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REPORT 



OF 



THE HONOURABLE JAMES MAGEE, and 



THE HOBOURABLE FRANK EGERTON HODGINS, 



APPOINTED BY ORDER- IN -COUNCIL TO ENQUIRE INTO 



CERTAIN MATTERS REGARDING THE ELECTION HELD ON 



DECEMBER 1st, 1926, IN THE ELECTORAL DISTRICT 



OP SOUTH OTTAWA. 



<P: V 








TO HIS HONOUR THE LIEUTENANT GOVERNOR 
OF THE PROVINCE OF ONTARIO: 



MAY IT PLEASE YOUR HONOUR, 



We, the undersigned Commissi oners appointed 
by His Majesty's Letters Patent dated the 
first day of Maroh, A. D. 1928, issued under 
Order of Your Honour in Council to enquire 
into and report to Your Honour upon the 
matters therein mentioned, have the honour 
to report as follows: 



We have had the assistance of Mr. Starr, K. C, 
who was assigned by Your Honour in Council to act as Counsel 
for the Commission, and also of Mr. MoRuer, appearing as 
Counsel on behalf of Mr. Sinolair, M. L. A. for South 
Ontario* We also requested the presence of and have been 
attended by Mr. Sinclair, Mr. Thomas M. Birkett, M. L. A. 
for South Ottawa, and Mr. Robert R. Sparks who was a 
candidate for election as Member of the Legislative Assembly 
for South Ottawa at the general election in December 1926. 









We have called and have examined as witnesses 
before us all persons whom, from any evidence or allegations 
or suggestions or any ciroum8tano.es disclosed before us, we 
considered likely to be able to give any information as to 
the matters for enquiry. 

A transcript of the evidence, certified by the 
stenographers appointed to report the proceedings, 
accompanies our report.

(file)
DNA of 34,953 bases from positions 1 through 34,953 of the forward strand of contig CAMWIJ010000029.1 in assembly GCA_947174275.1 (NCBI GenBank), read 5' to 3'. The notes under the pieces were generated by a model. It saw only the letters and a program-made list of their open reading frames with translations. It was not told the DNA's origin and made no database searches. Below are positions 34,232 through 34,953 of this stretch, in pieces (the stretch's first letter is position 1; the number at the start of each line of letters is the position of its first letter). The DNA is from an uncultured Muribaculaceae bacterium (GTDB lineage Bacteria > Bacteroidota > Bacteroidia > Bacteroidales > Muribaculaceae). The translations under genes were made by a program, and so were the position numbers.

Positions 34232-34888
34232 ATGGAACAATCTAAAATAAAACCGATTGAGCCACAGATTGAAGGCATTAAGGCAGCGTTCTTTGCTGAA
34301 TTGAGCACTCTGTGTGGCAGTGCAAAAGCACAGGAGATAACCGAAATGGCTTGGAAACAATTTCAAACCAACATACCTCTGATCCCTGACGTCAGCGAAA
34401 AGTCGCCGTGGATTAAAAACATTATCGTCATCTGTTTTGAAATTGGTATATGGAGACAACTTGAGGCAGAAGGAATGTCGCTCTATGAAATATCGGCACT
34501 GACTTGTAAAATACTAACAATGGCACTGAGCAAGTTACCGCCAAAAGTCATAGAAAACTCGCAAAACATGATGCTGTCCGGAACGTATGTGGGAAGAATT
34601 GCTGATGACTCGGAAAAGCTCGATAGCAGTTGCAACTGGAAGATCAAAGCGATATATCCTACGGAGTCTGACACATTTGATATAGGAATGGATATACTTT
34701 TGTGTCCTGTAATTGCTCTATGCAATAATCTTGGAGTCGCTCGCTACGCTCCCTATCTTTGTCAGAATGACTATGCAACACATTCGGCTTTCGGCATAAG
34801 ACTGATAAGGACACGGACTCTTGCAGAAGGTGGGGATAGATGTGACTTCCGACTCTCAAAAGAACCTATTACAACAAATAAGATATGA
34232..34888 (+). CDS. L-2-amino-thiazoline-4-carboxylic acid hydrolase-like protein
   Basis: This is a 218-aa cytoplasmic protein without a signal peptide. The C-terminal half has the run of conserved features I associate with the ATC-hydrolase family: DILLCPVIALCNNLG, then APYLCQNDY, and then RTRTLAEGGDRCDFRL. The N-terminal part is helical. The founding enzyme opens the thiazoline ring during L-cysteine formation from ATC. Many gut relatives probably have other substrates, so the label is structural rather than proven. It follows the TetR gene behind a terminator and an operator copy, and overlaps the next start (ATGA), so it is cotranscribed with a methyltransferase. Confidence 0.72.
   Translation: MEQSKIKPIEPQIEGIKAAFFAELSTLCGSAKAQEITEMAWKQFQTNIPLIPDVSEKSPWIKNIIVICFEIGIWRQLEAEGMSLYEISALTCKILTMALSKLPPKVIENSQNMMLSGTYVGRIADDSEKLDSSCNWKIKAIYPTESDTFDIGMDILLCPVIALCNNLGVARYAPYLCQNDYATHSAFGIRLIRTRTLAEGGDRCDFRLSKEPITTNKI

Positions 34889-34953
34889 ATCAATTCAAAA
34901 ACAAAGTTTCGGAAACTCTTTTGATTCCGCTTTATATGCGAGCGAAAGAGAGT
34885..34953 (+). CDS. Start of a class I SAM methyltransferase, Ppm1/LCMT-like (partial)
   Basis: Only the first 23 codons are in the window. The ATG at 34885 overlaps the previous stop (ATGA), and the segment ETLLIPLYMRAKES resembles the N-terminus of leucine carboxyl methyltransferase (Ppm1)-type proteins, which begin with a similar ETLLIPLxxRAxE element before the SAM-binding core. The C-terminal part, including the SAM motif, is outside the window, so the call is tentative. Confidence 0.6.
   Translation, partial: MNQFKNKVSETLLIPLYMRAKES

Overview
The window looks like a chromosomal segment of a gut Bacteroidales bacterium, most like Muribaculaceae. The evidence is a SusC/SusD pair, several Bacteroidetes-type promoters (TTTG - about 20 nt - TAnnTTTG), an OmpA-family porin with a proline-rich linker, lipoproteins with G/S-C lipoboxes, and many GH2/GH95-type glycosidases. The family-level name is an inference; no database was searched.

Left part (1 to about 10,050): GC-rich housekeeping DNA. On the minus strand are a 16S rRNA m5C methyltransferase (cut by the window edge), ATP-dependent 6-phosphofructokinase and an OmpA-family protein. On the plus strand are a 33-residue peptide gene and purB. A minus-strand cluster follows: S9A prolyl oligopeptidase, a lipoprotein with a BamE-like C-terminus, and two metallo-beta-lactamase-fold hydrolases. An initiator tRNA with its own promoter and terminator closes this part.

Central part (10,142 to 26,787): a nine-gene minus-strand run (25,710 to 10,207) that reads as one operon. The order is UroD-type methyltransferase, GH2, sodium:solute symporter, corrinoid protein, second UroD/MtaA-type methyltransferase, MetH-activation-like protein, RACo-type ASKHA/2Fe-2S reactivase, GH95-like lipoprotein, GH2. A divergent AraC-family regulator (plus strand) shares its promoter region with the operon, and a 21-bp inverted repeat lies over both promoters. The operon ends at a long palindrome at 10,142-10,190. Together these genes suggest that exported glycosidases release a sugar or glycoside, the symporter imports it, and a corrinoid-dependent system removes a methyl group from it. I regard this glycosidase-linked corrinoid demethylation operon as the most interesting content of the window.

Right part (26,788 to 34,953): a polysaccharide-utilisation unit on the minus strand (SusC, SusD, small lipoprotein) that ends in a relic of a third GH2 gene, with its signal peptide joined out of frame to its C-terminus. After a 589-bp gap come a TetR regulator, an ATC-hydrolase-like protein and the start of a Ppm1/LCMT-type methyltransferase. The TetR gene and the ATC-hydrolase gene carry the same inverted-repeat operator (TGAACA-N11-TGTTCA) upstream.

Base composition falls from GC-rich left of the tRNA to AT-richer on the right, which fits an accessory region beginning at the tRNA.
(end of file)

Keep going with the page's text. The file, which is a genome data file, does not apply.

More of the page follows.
The facts as disclosed, derived from testimony 
of the witnesses appearing before us, all of whom were sworn, 
may be stated as follows: 

The date fixed for the nomination of candidates 
for the general election of Members of the Legislative 
Assembly was 20th November, 1926, and the date for polling 
was 1st December, 1926. The King's Printer had previously 
provided a supply of sheets of specially manufactured ballot 
paper, specially watermarked, sufficient for the Province, 
which by his direction had been sent by the manufacturer 
direct to the United Press at Toronto and by the latter 
printed with black borders with spaces within which the 
candidates' names could be locally printed in each 
constituency. These sheets when so printed had been sent 
by the United Press to the office of the Clerk of the Crown 
in Chancery in packages convenient in size to be sent by 
the latter to the various Returning Officers. Eaoh sheet 
had blanks for twelve names and this if only two candidates 
were nominated oould be out into six ballots. 



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Mr. Francis M. Scott had been appointed 
Returning Officer for South Ottawa and before nomination 
day the Clerk of the Crown in Chancery sent to him in 
addition to the necessary forms and stationery a supply of 
these packages believed to contain 8000 ballot sheets. 
These on arrival at Ottawa were taken to Mr. Scott's 
residence. Later they were by his direction taken to the 
Modern Press, a printing establishment at Ottawa, to have the 
candidates' names printed in, and after the nomination Mr. 
Soott directed the Modern Press to print 30,000 ballots and 
make them up into 140 books or "pads" of 100 ballots each, 
140 of 50 each and the remainder of 25 each. The ballots 
were each to be numbered on the counterfoil and stub parts 
consecutively with numbers from 1 to 30,000 and had to be 
perforated between ballot and counterfoil and stub so as to 
allow ready separation at the polls. The printing and 
consecutive numbering were done by one person on one machine 
in one operation. Necessarily, for the various operations 
of printing, perforating, cutting, sorting into pads and 
wiring or "stitohing" these and putting the pads into 
packages for return to Mr. Scott, the ballot papers would 
have to pass through several hands at the Modern Press. 

The 30,000 ballots would require 5000 sheets 
beside some few, about a dozen, which were spoiled in the 
printing. The packages of pads or books of ballots when 
completed were sent to Mr. Scott's house in three lots and 
there is no reason to doubt that the full 30,000 were 
reoeived by him and he did not dispute this although he did 

not actually count the pads.